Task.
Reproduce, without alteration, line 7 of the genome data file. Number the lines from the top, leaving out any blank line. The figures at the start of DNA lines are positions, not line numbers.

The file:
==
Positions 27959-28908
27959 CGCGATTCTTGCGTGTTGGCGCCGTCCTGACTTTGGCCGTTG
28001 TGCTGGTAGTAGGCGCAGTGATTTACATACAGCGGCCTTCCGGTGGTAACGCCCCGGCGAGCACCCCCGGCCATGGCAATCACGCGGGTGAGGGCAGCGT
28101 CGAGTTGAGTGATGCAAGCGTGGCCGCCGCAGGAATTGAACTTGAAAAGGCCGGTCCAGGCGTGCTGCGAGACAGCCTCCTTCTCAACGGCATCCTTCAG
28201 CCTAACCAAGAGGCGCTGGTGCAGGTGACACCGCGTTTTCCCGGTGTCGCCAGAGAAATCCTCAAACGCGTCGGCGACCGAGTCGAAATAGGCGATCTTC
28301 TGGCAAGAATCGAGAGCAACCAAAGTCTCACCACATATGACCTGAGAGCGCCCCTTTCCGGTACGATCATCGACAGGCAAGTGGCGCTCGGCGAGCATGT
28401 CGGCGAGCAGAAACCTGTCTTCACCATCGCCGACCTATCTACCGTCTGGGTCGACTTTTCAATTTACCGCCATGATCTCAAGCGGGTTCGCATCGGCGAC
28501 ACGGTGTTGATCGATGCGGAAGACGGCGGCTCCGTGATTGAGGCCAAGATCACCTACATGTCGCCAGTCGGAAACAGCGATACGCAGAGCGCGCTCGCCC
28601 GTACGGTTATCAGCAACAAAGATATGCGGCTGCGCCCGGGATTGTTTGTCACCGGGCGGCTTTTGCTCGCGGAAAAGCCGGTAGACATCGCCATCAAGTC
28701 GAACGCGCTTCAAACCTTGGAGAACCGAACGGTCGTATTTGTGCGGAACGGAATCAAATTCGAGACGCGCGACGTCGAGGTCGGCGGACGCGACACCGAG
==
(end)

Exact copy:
28401 CGGCGAGCAGAAACCTGTCTTCACCATCGCCGACCTATCTACCGTCTGGGTCGACTTTTCAATTTACCGCCATGATCTCAAGCGGGTTCGCATCGGCGAC